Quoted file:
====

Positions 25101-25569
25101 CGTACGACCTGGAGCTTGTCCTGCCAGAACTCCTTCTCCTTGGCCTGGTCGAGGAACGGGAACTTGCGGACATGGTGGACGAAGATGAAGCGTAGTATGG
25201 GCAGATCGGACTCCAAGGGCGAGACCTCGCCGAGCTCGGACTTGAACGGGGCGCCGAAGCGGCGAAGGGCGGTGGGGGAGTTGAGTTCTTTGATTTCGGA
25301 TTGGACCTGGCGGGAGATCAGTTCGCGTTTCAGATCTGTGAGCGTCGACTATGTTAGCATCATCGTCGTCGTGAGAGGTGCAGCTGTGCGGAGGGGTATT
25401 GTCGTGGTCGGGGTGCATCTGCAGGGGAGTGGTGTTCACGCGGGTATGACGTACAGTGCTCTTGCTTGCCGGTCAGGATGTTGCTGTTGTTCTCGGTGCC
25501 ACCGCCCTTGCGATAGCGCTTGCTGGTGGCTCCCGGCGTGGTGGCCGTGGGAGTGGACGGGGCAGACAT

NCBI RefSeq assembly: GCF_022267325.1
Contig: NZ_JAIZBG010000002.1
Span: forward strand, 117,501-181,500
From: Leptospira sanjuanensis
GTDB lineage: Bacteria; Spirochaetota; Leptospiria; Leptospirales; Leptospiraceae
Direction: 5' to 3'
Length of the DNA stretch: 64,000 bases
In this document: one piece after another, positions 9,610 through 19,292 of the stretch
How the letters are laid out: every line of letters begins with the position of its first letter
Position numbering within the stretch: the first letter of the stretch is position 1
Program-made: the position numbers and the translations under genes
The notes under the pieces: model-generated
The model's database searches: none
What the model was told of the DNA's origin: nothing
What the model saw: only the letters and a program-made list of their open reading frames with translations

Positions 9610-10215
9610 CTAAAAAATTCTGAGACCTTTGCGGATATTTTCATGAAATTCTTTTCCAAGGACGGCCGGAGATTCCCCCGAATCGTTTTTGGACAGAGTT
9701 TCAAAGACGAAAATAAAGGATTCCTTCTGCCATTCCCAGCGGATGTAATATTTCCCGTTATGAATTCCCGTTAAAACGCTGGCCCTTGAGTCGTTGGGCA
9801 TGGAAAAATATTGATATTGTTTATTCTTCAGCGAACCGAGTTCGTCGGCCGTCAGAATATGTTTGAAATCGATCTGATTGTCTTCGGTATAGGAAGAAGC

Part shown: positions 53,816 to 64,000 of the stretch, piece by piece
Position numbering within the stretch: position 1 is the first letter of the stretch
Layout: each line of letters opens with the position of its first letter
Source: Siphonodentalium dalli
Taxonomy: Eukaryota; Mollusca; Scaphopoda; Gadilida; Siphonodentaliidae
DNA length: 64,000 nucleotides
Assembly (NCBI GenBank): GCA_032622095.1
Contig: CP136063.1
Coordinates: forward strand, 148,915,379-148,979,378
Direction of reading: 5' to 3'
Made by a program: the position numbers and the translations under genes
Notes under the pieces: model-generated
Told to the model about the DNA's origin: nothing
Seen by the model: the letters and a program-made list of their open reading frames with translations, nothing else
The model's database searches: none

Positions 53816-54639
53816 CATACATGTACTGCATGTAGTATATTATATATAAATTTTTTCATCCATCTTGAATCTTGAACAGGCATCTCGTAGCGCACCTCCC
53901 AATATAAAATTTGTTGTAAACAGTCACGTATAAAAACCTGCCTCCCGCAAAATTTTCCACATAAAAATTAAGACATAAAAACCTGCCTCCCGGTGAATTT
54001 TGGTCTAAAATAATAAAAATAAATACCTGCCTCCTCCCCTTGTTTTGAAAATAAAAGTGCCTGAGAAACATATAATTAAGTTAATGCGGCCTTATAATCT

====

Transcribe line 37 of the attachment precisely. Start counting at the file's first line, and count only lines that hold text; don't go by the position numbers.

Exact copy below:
Notes under the pieces: model-generated